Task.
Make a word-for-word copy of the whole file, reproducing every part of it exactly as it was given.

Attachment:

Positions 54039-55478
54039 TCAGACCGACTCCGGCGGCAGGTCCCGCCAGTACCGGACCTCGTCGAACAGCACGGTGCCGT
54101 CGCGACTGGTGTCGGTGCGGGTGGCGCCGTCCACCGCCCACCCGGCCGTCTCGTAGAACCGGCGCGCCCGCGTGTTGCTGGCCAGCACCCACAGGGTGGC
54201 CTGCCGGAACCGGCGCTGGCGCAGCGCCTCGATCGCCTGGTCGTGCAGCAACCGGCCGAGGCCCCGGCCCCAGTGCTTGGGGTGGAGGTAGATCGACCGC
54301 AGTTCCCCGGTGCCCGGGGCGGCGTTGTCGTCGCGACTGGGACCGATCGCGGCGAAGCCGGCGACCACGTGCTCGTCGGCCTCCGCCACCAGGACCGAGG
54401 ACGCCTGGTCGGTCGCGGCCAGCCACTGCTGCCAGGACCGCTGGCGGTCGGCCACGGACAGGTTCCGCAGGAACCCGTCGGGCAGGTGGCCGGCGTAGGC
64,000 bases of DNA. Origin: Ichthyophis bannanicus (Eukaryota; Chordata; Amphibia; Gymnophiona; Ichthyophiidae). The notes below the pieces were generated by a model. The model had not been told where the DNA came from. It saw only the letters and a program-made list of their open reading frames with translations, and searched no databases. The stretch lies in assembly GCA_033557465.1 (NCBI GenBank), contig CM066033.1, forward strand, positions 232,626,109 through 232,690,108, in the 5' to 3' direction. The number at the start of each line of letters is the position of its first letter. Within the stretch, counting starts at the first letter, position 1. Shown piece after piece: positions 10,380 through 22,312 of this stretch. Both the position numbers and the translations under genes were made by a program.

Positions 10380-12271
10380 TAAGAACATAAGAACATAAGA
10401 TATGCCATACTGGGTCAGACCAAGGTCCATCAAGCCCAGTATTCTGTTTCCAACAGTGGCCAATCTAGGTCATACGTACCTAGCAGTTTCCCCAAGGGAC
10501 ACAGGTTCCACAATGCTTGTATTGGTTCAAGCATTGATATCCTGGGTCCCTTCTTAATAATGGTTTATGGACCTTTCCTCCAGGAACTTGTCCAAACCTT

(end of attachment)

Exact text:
Positions 54039-55478
54039 TCAGACCGACTCCGGCGGCAGGTCCCGCCAGTACCGGACCTCGTCGAACAGCACGGTGCCGT
54101 CGCGACTGGTGTCGGTGCGGGTGGCGCCGTCCACCGCCCACCCGGCCGTCTCGTAGAACCGGCGCGCCCGCGTGTTGCTGGCCAGCACCCACAGGGTGGC
54201 CTGCCGGAACCGGCGCTGGCGCAGCGCCTCGATCGCCTGGTCGTGCAGCAACCGGCCGAGGCCCCGGCCCCAGTGCTTGGGGTGGAGGTAGATCGACCGC
54301 AGTTCCCCGGTGCCCGGGGCGGCGTTGTCGTCGCGACTGGGACCGATCGCGGCGAAGCCGGCGACCACGTGCTCGTCGGCCTCCGCCACCAGGACCGAGG
54401 ACGCCTGGTCGGTCGCGGCCAGCCACTGCTGCCAGGACCGCTGGCGGTCGGCCACGGACAGGTTCCGCAGGAACCCGTCGGGCAGGTGGCCGGCGTAGGC
64,000 bases of DNA. Origin: Ichthyophis bannanicus (Eukaryota; Chordata; Amphibia; Gymnophiona; Ichthyophiidae). The notes below the pieces were generated by a model. The model had not been told where the DNA came from. It saw only the letters and a program-made list of their open reading frames with translations, and searched no databases. The stretch lies in assembly GCA_033557465.1 (NCBI GenBank), contig CM066033.1, forward strand, positions 232,626,109 through 232,690,108, in the 5' to 3' direction. The number at the start of each line of letters is the position of its first letter. Within the stretch, counting starts at the first letter, position 1. Shown piece after piece: positions 10,380 through 22,312 of this stretch. Both the position numbers and the translations under genes were made by a program.

Positions 10380-12271
10380 TAAGAACATAAGAACATAAGA
10401 TATGCCATACTGGGTCAGACCAAGGTCCATCAAGCCCAGTATTCTGTTTCCAACAGTGGCCAATCTAGGTCATACGTACCTAGCAGTTTCCCCAAGGGAC
10501 ACAGGTTCCACAATGCTTGTATTGGTTCAAGCATTGATATCCTGGGTCCCTTCTTAATAATGGTTTATGGACCTTTCCTCCAGGAACTTGTCCAAACCTT